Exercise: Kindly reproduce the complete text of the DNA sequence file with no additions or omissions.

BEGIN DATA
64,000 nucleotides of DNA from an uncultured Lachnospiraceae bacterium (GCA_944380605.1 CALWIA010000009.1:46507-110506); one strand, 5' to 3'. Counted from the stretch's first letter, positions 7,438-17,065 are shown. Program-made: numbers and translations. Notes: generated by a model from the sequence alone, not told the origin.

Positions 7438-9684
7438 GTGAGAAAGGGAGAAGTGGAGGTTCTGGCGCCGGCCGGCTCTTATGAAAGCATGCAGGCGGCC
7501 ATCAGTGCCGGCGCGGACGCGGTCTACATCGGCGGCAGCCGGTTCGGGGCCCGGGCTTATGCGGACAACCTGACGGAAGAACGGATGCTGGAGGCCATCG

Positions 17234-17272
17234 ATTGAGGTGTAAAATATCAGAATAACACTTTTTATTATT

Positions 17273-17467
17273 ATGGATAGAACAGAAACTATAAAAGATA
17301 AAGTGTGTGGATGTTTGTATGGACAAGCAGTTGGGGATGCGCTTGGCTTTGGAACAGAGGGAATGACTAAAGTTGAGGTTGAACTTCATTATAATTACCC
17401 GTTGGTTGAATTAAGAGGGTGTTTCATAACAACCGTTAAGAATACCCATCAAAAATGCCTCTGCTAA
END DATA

64,000 nucleotides of DNA from an uncultured Lachnospiraceae bacterium (GCA_944380605.1 CALWIA010000009.1:46507-110506); one strand, 5' to 3'. Counted from the stretch's first letter, positions 7,438-17,065 are shown. Program-made: numbers and translations. Notes: generated by a model from the sequence alone, not told the origin.

Positions 7438-9684
7438 GTGAGAAAGGGAGAAGTGGAGGTTCTGGCGCCGGCCGGCTCTTATGAAAGCATGCAGGCGGCC
7501 ATCAGTGCCGGCGCGGACGCGGTCTACATCGGCGGCAGCCGGTTCGGGGCCCGGGCTTATGCGGACAACCTGACGGAAGAACGGATGCTGGAGGCCATCG

Positions 17234-17272
17234 ATTGAGGTGTAAAATATCAGAATAACACTTTTTATTATT

Positions 17273-17467
17273 ATGGATAGAACAGAAACTATAAAAGATA
17301 AAGTGTGTGGATGTTTGTATGGACAAGCAGTTGGGGATGCGCTTGGCTTTGGAACAGAGGGAATGACTAAAGTTGAGGTTGAACTTCATTATAATTACCC
17401 GTTGGTTGAATTAAGAGGGTGTTTCATAACAACCGTTAAGAATACCCATCAAAAATGCCTCTGCTAA